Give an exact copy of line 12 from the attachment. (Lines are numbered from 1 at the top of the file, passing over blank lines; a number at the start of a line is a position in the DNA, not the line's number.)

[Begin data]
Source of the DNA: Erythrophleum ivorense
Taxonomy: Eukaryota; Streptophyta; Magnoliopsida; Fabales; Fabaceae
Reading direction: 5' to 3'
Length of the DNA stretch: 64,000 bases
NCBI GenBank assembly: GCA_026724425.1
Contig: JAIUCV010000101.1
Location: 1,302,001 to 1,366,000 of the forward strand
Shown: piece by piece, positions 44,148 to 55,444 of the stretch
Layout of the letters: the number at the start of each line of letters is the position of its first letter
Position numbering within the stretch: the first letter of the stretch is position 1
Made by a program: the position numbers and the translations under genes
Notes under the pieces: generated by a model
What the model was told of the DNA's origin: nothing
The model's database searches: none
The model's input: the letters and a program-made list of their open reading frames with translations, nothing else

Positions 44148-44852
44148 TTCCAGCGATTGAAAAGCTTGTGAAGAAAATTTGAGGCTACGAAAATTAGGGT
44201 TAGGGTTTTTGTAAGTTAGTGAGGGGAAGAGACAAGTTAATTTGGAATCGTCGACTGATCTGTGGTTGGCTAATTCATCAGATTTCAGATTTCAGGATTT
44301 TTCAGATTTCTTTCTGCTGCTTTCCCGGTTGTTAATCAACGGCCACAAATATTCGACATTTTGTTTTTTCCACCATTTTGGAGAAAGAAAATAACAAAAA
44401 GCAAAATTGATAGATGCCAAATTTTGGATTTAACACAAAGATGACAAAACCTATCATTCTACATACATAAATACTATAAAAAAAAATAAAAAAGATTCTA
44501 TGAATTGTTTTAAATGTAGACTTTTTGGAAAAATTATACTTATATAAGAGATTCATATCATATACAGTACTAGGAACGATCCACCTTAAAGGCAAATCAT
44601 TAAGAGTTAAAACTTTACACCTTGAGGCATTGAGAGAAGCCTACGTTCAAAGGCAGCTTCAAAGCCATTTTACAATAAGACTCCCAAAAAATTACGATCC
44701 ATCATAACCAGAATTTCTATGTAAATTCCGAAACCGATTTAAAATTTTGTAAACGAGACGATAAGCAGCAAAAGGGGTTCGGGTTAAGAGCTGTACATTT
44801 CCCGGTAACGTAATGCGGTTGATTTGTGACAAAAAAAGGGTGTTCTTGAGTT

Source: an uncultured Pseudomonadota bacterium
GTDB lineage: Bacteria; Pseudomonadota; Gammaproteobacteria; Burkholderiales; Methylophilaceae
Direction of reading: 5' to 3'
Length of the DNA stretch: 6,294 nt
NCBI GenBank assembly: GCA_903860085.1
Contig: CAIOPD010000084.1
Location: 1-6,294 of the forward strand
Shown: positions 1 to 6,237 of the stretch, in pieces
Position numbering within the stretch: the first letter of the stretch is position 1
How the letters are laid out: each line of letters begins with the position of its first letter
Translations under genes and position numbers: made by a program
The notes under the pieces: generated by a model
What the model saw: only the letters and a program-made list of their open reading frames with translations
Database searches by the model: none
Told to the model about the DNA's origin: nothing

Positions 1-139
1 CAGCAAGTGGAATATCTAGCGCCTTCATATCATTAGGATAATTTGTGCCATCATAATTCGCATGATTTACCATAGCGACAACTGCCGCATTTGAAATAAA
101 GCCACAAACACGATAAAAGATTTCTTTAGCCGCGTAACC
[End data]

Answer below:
Notes under the pieces: generated by a model